“I was able to get a sense of his soul,” Bush said.

Biden does not.

What Putin wants

Putin also does not expect to warm his tie. His main goal is to draw his red line for the new US administration and negotiate a tense situation that will protect Moscow’s important interests.

Russian leaders do not want a new detent to repair the cracks caused by Russia’s annexation of Ukraine’s Crimean Peninsula in 2014. He also does not expect a catastrophic rollback of US and EU sanctions limiting access to Moscow’s global financial markets and top Western technology.

Putin’s mission is now more modest — to elaborate on Russia’s greatest security concerns and try to restore the basic communication channels that would prevent even more dangerous instability.

The main red line in Moscow is Ukraine’s desire to join NATO. Putin, fearing bids to join the alliance, annexes Crimea and casts Moscow’s weight behind separatist forces in the industrial center of eastern Ukraine, which killed more than 14,000 people in a seven-year conflict So, in response to the 2014 expulsion of Ukraine’s Russian-friendly president.


When tensions along the line of contact in eastern Ukraine increased earlier this year, Russia soon strengthened its troops near Ukraine and tried to force Kiev leaders to regain the rebel-controlled territory. Warned that he would intervene.

Moscow subsequently withdrew some troops from the border area, but Ukrainian leadership said most of them remained near the border.

In an interview with National Television last week, Putin joins NATO as a surviving challenge to Russia, allowing alliance missiles to attack Moscow and other targets in western Russia in just seven minutes. I explained the bid. He compared it to Russia, which is deploying missiles in Canada or Mexico near the US border. “Isn’t it the red line?” He said.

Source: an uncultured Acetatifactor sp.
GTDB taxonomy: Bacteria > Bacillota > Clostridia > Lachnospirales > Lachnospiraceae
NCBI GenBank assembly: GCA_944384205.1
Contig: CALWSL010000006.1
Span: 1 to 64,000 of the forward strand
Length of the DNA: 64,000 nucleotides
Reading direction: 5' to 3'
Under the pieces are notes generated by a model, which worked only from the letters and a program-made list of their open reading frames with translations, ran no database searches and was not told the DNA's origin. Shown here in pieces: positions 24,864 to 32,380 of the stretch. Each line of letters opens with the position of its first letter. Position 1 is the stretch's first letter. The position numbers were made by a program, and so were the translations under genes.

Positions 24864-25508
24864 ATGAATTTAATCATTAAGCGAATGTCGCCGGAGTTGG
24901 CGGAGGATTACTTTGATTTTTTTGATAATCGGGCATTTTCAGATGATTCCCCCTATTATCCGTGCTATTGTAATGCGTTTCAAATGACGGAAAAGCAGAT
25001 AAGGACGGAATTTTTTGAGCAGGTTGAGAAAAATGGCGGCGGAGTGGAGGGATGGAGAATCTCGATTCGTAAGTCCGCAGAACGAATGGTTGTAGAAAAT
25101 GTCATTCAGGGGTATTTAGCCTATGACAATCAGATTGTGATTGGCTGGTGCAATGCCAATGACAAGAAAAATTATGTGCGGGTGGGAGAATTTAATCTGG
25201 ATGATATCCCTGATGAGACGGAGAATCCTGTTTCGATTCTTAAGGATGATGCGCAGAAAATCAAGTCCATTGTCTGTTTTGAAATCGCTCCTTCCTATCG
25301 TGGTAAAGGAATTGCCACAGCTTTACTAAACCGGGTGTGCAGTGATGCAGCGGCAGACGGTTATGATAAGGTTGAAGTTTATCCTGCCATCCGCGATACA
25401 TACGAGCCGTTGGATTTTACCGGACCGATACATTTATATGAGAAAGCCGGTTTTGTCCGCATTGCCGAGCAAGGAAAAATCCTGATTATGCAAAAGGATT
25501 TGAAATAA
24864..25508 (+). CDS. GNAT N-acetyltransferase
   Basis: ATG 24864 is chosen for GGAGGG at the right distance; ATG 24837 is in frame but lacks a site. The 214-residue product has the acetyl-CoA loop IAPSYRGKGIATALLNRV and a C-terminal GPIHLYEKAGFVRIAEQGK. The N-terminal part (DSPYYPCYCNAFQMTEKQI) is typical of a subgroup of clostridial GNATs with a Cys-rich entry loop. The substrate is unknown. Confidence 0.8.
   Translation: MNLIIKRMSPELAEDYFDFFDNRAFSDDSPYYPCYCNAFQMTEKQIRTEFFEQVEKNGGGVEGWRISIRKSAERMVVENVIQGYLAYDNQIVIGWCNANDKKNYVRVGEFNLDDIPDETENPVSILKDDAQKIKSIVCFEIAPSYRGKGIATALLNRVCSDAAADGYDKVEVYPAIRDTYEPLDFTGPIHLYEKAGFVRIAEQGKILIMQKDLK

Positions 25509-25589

Russian leaders can show some flexibility over other global hotspots, while showing a tough stance towards Ukraine.

Moscow was critical of U.S. military-led operations in Afghanistan, but feared that instability would spread to former Soviet Central Asia, the country would be in turmoil after U.S. troops withdrew later this year. Asia interested in reconciliation to prevent.


Russia is also involved in painstaking international negotiations to help restore Trump’s surge in nuclear trade with Iran and has expressed its willingness to work with the United States to resume stagnant Middle East peace talks. doing.

And the Kremlin will be interested in signing an agreement in Syria. There, Moscow’s military operations helped President Bashar Assad’s government regain control of most of the country after a devastating civil war, and the United States maintained a limited military presence.

Russia says it is ready to include future doomsday weapons, such as Poseidon atomic power, nuclear-armed underwater drones, and Brevestnik nuclear-powered cruise missiles, provided the United States offers missile defense and space-based potential. Weapon to the equation.

Putin also emphasized Russia’s readiness to work together to address climate change and the coronavirus pandemic.


He pointed out that if Washington had the same obligations, Moscow could agree to hand over the suspected cybercrime to the United States and called for a dialogue on cybercrime.

The White House has strongly downplayed the idea of ​​cybercrime prisoner exchange.


Isachenkov reported from Moscow.

Copyright 2021 AP communication. all rights reserved. This material may not be published, broadcast, rewritten, or redistributed without permission.

Biden and Putin’s different goals at the summit